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Dream Interpretation

Part 1 An Introduction to Dream Interpretation

The interpretation of dreams by dream experts may be almost as old as dreaming itself.  We know that all humans, and many animals, dream every night, and humans have always been fascinated to learn what causes dreams and what they mean. Freud rightly termed dreams "The Royal Road to the Unconscious". In the next few months I am going to build up a section on dreams which will allow you a far greater understanding of them.  I begin toay with a basic introduction.

The interpretation of dreams dates back at least as far as 3000-4000 B.C.  We know that because the interpretations of dreams were recorded in permanent form on clay tablets.  It is thought that many primitive peoples were unable to initially distinguish between the real world and the dream world.  In many cases, these people looked upon the dream world as an extension of the physical world around them, and in many cases they saw the dream world as more powerful than the waking one. This of course could be said to have a lot of credibility because what we do not acknowledge in ourselves does tend to come up from the unconscious and affect our lives when we least expect it.  Many early societies developed sophisticated ways of working with dreams. This is where the ideas of "creative dreaming"  and "lucid dreaming"comes from

Dream interpretation was so important to the ancient Greek and Roman's that dream interpreters often accompanied generals and other military leaders into battles.  Dreams were taken extremely seriously, and the Greeks and Romans in particular often viewed dreams as messages sent by their gods.  Dreams also had a religious content in ancient Egypt, and priests were alsoskilled dream interpreters.  They were among the items recorded by the ancient Egyptians in the form of hieroglyphics.  Those whose dreams were especially vivid or significant were thought to be blessed and were given special status in these ancient societies.  Likewise, people who were able to interpret dreams were thought to receive these gifts directly from the gods, and they enjoyed a special status in society as well.  There are over 700 mentions of dreams in the bible, and people in biblical times saw dreams as very significant.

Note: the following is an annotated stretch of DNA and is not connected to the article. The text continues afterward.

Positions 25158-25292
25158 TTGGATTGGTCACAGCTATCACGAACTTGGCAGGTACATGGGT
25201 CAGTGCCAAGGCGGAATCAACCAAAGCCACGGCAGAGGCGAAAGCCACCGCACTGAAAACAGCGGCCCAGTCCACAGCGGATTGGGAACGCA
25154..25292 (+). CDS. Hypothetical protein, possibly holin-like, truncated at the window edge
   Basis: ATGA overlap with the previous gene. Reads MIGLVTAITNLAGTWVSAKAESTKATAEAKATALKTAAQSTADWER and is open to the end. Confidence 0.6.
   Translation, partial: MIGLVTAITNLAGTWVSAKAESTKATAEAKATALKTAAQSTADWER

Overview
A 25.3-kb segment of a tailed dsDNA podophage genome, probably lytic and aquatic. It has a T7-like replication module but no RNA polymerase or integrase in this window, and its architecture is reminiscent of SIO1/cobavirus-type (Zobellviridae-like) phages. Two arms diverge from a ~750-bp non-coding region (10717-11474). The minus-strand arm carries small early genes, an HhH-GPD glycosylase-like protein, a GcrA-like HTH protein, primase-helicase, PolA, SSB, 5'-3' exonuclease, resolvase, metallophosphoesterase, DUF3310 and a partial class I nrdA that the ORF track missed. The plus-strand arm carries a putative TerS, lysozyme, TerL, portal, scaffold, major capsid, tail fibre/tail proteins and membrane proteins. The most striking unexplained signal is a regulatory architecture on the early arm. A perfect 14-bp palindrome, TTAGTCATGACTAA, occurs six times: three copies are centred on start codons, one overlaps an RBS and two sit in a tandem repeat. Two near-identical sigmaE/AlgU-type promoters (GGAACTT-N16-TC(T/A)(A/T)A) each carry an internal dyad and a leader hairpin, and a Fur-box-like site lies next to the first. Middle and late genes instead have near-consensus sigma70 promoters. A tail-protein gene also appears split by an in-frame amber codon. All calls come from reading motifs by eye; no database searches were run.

In many cases, dreams were often seen as a form of prophecy.  People often interpreted their dreams as omens or warnings, and adjusted their activities accordingly.  They were often believed to be omens from deities, messages from spirits, or messages from departed souls.  In some cases, dreams were even seen as the work of demons, meant to confuse and trouble the dreamer. Dreams were so important that they often dictated the actions of political and military leaders, affecting everything from the prosecution of a battle to the outcome of a political decision.  Dreams were also thought to provide vital clues to healers, and they were used in the diagnosis and treatment of all manners of illness.

Dreaming were often looked upon by indigenous peoples as a way to commune directly with gods and spirits, and dreams are still used in this way by cultures around the world.  Many people believed, and some still do, that during dream sleep the soul leaves the body and communes with the spirit world. The Chinese were one culture who believed that the soul left the body each night during dream sleep.  They believed that if the dreamer were suddenly awakened the soul may not be able to return to the body.  That is why some Chinese are apparently wary about the use of alarm clocks!

Some Mexican and Native American societies share this ancient view of the importance of dreams, and share the belief in a separate dimension that is visited during dream sleep.  These people believed that their departed ancestors lived in their dreams, and that they were able to take forms like animals and plants. Thus dreams were seen as a way for them to commune with their recent and ancient ancestors, and to gather wisdom and knowledge that would serve them in their waking lives.  Dreams were also seen as ways to gather information about their purpose or mission in life.